I’ve been meaning to do a deep dive into physiological insulin resistance for quite a while now, but the universe keeps conspiring to take my time. Because I haven’t had time to read, learn more and write about it, I thought I’d share the links I have accumulated thus far. Mostly because I’ve now been asked a variant of the following multiple times, or have seen the following posted on various forums for discussing nutrition, health, and low carbohydrate diets:
“Why has my blood glucose gone up on a low carb diet?”
Typically this is accompanied by a good deal of anxiety and fretting over glucometers.
I should know, I watched my blood glucose increase by a few points as I’ve sustained my low carb diet. My understanding is that this is a known adaptation completely unrelated to the insulin resistance concomitant with diabetes.
While I’m not the person you should ask about anything health related, I’ve wanted an answer to this question myself. The explanation I’ve read is that after going low carb, your muscle tissue becomes insulin resistant in order to preserve serum glucose availability for the brain. If your muscle tissue did not do this, reduced availability of glucose in the serum could (theoretically) put your in dire straights if your brain can’t meet minimal demand for glucose. (Mind you, even on a zero carb diet you can meet all your glucose requirements via gluconeogenesis. The point is, your body needs a way to tell your muscle mass to stop taking all the glucose it makes. This is that way.)
Because of this physiological insulin resistance,which I should mention is a benign state that is not making your diabetic insulin resistance worse, you wouldn’t want to take an oral glucose tolerance test while you are low carbing.
If you took a glucose tolerance test while on a low carb or ketogenic diet, you would fail. If you need to take such a test (and you want it to be accurate), increase your carbohydrate intake to ~150g for a few days and then take the oral glucose tolerance test. The few days of increased carbohydrate intake will apparently let your body adapt to increased carbohydrate availability and your physiological insulin resistance will go away.
At any rate, that’s my extremely flawed, 2 minute brain dump on it based on a very limited bit of reading on the subject. For the record, I discussed my increased blood sugar with my doctor. I asked him if the explanation I gave above is the reason, and he indicated it was…but we didn’t spend a lot of time on this point.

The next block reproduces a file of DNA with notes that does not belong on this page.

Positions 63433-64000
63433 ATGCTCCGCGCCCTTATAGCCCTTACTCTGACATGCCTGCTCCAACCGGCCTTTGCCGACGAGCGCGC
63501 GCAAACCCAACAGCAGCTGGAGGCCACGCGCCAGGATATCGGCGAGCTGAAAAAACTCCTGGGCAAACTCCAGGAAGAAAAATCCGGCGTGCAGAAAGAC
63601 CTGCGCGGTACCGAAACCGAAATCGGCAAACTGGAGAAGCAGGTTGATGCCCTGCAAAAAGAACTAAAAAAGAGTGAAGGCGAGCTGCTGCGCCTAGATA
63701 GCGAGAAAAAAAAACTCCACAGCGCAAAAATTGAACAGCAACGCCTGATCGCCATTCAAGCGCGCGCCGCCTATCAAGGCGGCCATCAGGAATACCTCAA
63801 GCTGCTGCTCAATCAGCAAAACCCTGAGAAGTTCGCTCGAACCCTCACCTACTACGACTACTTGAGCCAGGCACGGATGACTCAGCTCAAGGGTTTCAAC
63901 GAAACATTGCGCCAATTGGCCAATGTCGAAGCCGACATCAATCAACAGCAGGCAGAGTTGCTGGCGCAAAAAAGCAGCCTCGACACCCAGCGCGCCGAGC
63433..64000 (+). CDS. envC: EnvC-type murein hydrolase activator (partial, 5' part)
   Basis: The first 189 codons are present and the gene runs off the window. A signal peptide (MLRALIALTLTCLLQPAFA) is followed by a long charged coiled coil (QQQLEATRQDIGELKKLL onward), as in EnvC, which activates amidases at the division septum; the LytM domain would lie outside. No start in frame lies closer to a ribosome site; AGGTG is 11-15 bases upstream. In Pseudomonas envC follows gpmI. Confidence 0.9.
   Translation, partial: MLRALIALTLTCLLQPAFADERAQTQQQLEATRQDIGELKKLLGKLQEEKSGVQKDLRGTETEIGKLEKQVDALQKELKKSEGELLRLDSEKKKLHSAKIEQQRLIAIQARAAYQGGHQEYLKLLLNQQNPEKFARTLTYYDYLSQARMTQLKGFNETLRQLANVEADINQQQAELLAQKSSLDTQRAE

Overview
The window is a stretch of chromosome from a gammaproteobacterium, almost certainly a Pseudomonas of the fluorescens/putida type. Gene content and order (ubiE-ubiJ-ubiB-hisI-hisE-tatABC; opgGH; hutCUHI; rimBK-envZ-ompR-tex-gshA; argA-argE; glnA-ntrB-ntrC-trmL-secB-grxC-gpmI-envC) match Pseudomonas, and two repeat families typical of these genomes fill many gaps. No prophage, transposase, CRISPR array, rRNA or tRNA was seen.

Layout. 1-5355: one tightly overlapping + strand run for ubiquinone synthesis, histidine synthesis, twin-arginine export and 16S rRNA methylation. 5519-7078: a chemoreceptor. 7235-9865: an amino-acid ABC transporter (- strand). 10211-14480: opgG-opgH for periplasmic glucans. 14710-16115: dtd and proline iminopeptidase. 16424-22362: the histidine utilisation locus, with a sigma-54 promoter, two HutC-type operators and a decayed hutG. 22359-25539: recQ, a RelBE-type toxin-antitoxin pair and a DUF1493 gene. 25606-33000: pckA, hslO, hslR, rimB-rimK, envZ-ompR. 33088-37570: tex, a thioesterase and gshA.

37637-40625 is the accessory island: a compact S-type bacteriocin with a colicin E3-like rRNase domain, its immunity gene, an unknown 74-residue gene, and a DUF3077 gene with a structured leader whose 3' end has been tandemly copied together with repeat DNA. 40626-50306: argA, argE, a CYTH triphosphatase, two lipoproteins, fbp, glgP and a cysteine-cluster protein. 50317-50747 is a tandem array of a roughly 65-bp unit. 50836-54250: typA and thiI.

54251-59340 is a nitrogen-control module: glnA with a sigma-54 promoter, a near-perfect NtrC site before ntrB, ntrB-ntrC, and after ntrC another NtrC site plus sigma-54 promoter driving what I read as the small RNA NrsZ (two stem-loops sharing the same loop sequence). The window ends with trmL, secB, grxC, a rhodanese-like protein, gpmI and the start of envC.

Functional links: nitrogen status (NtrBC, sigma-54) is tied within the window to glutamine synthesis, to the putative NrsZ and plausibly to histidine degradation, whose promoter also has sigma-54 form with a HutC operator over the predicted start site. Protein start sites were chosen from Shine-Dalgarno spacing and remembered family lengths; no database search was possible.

If you are interested, here are some links that I started collecting on the subject of physiological insuline resistance. Not all are good sources, some are likely blind alleys, but they were part of my research notes, so I’ll share them in the Resources section below in the hopes that they will be of use to someone.
- Distinct Effects of Ketone Bodies on Down-Regulation of Cell Surface Insulin Receptor and Insulin Receptor Substrate-1 Phosphorylation in Adrenal Chromaffin Cells, Hiroki Yokoo, et al. The Journal of Pharmacology and Experimental Therapeutics, v304 994-1002. March 1, 2003.
- Physiological Insulin Resistance, Petro Dobromylskyj of the Hyperlipid blog.
- Physiological insulin resistance; Dawn Phenomenon, Petro Dobromylskyj of the Hyperlipid blog.
- Protons: Physiological Insulin Resistance, Petro Dobromylskyj of the Hyperlipid blog.
- Protons: Physiological Insulin Resistance Addendum, Petro Dobromylskyj of the Hyperlipid blog.
- Protons: Physiological Insulin Resistance Addendum Two, Petro Dobromylskyj of the Hyperlipid blog.
- Axen and Axen (4) Ketogenic insulin resistance. It’s all over now… , Petro Dobromylskyj of the Hyperlipid blog.
- Does Eating Low Carb Cause Insulin Resistance?, Mark Sisson of Mark’s Daily Apple.
- Dietary fat content alters insulin-mediated glucose metabolism in healthy men., Peter Bisschop et al. The American Journal of Clinical Nutrition, March 2001. Vol 73, n. 3 554-559.
- Effect of a controlled high-fat versus low-fat diet on insulin sensitivity and leptin levels in African-American and Caucasian women., JC Lovejoy, et al. Metabolism, Volume 47, issue 12 (December, 1998), p. 1520-1524.
- Comparison of the effects on insulin sensitivity of high carbohydrate and high fat diets in normal subjects, M Borkman, et al. The Journal of Clinical Endocrinology & Metabolism February 1, 1991 vol. 72 no. 2 432-437.
- A Conclusion to the “Safe Starch” Debate by Answering Four Questions, Ron Rosedale, MD. (blog).
- Is my blood sugar spike due to my unintentional low carbing?, PaleoHacks.
- How to prevent diabetes and heart disease for $16, Chris Kresser (blog).
- Why your “normal” blood sugar isn’t normal (Part 2), Chris Kresser (blog).
- Dear Pancreas, you may rest now… Glucose Tolerance Test Results, Diabetes Warrior blog.
- Need help with Insulin Resistance as a result of my Low Carb/VLC diet. Anything current?, PaleoHacks.
- Robb Wolf Transcript, Robb Wolf Podcast Transcript, See page 14!